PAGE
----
Exchange, 2003, Color C Print, 16 x 20 inches, from the series Crowd Formation / Street Architecture © Laura Napier

Crowd (after Kerry), Archival photographic inkjet print, 13 x 19 inches, 2005, from the series Crowd Formation / Street Architecture © Laura Napier

Finally I decided that I was really interested in looking at constellations of people in public space; and that the strength of the project lay in how they looked staged yet weren't. So I tried to find and photograph interesting crowd formations, those formed by street architecture, proxemics, and social norms, in New York City and on trips to Los Angeles and Peru.

Express Bus Line 2008, Archival photographic inkjet print, 5 x 7 inches, from the series Crowd Formation/ Street Architecture © Laura Napier

There are places in New York City where certain crowd formations can be seen again and again, and I eventually realized that anyone could go to the same places to see them, with a little guidance. So, I made a brochure listing seven places where crowd formations predictably occur at certain times of day, week, and season. Take Me There, a field guide to crowd formations is meant to function as a self guided tour, and has no photographs, only text description. You can download one side of the brochure or I can mail a printed copy (free) to you upon request.

The work I am doing now has to do with trying to highlight and change how people reflexively behave in public through using my own behavior. project for a street corner explores how simple actions can change the behaviors of others in busy urban public spaces. For example, what happens if one walks in a tight circle on a busy street corner for two minutes, regardless of how many people are gathering there to cross? What happens if one stands completely still or walks against the flow of a crowd; suddenly turns around or doesn't move aside when people approach; or if one lies down?

I recently got a group of high school students to form a circle with me in front of the PATH Station at the WTC site. We were out there for about twenty minutes, pushing our circle against a regular stream of commuters to try to shape them into a smaller column. Every once in a while someone would walk through the circle. The students would applaud every time.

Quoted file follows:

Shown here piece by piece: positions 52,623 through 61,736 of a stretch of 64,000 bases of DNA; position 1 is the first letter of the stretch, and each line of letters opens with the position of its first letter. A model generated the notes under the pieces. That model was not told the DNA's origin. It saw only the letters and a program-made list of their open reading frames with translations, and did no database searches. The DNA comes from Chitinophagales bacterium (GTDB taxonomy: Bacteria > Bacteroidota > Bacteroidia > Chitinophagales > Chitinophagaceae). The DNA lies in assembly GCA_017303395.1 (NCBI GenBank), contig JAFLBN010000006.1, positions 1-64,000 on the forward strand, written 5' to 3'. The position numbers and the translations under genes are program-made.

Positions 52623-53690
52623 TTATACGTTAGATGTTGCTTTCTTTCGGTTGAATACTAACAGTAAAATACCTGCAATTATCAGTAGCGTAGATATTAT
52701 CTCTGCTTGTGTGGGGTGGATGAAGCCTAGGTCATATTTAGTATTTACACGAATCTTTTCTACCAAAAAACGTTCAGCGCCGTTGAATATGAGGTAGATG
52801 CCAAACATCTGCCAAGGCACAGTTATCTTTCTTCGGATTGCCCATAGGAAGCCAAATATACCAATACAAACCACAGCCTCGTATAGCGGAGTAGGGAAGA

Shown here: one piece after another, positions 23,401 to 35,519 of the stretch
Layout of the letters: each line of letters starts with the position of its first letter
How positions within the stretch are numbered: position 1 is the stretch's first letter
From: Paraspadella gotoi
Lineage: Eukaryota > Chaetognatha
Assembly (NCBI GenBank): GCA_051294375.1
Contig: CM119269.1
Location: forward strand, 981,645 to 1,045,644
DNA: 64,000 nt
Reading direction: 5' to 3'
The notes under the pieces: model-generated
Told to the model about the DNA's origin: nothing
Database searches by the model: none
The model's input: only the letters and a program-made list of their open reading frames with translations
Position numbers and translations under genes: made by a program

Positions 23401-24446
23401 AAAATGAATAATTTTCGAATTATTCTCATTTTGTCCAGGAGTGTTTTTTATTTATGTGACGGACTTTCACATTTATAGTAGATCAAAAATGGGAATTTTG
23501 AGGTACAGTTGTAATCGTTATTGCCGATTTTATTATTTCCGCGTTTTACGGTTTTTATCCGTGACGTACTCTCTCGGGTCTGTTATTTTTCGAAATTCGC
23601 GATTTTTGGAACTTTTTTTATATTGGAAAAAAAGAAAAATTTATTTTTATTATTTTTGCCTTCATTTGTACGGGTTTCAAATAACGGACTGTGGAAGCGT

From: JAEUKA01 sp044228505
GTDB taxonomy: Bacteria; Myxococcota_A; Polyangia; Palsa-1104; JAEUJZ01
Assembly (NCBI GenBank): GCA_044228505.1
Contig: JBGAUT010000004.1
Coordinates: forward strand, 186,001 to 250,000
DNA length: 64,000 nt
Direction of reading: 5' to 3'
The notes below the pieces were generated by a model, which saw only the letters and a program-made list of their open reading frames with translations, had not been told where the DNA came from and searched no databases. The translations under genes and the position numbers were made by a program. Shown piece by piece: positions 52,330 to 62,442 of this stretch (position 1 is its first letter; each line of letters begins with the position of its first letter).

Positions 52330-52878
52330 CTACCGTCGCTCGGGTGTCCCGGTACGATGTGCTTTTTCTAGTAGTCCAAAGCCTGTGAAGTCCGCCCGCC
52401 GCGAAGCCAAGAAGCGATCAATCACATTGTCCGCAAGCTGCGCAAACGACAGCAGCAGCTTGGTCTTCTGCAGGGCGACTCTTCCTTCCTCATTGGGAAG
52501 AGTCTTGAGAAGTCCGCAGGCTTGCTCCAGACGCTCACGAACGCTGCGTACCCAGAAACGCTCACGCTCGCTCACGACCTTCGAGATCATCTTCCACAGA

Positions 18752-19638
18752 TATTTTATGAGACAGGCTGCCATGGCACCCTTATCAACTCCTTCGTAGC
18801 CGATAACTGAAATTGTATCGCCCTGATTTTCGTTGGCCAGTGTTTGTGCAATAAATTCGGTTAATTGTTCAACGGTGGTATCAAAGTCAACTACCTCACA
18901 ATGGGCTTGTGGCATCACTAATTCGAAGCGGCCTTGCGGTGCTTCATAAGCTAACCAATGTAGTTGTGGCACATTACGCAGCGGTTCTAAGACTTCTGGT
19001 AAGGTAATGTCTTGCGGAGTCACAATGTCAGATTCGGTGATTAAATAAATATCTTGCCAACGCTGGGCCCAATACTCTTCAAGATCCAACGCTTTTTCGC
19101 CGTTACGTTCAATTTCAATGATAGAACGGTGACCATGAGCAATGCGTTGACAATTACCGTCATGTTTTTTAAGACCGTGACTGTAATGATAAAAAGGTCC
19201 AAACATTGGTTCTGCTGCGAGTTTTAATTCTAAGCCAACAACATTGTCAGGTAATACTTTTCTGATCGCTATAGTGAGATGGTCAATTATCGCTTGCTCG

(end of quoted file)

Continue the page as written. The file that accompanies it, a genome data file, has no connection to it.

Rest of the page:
project for a street corner, still from video document of an event, project supported by LMCC's Swing Space program, 2008 © Laura Napier

In October, I did a series of actions on 14th Street, working with a differerent partner each day, on three late afternoons for the AiOP show Pedestrian. We took photographs of each other, in order to to halt whoever was about to 'walk through the picture'; got passerby to look up towards the sky by looking up ourselves and pointing; and (for fun) used a strip of caution tape to cordon off the sidewalk so that those walking by had the opportunity to do a limbo under it. Many did. The experience of the event is becoming primary, and the photographs and video serve as secondary - documentation.

promotional image, project for a street corner, for the show Pedestrian, 2008 © Laura Napier

causing people to stop or go around by taking a photograph, still from live video feed document, project for a street corner, for Pedestrian, 2008 © Laura Napier

getting people around us to look up by looking up ourselves, documentary photograph, project for a street corner, for Pedestrian, 2008, photo courtesy J. C. Rice

NP: What's next?

LN: I'd like to expand project for a street corner, through funding, so that I can work more intensively, through commissions and other means. For example, it'd be great to collaborate with an arts institution that can help round up enough audience participants to do a series of crowd intervention events, similar to the circle recently formed in front of the WTC PATH station with twenty people. I'm also looking at funding to travel to India, as I'm really interested in the low tech new media and performance work that is going on in New Delhi and other cities, and would also like to see what behavior in public looks like there. See Raqs Media Collective, the Sarai Institute, and Blank Noise for examples.

My other big plan is to obtain a set of flat files, which I am really looking forward to.

Upcoming events:

Film screening at Brooklyn Arts Council's gallery at 6 pm tonight! (Dec. 4th)
The screening is a program associated with the exhibition Creative Cartographies in the BAC Gallery. Seven short videos by different artists. Artists in the screening: David Brody, Rob Carter, Maria Dumlao, Emcee CM Master of None, Grady Gerbracht & Claudia Vieira, Laura Napier, and Adam Shecter. Curated by Jeanne Gerrity.
Brooklyn Arts Council is located at 111 Front Street in Dumbo on the second floor (F to York Street, A/C to High Street).

122 for $122 benefit at PS122 Gallery, opens Saturday, December 13th. (Disclaimer: I am on the artist benefit committee). Worth supporting, as they often provide a first show to emerging artists; my first solo was there in April.

$10-30 Anti-Intellectual Art Sale & Holiday Party, hosted by myself and artist neighbor Blanka Amezkua, who also runs the Bronx Blue Bedroom project, Sunday, December 14th.

For more work, check out Laura's website. Thank you Laura!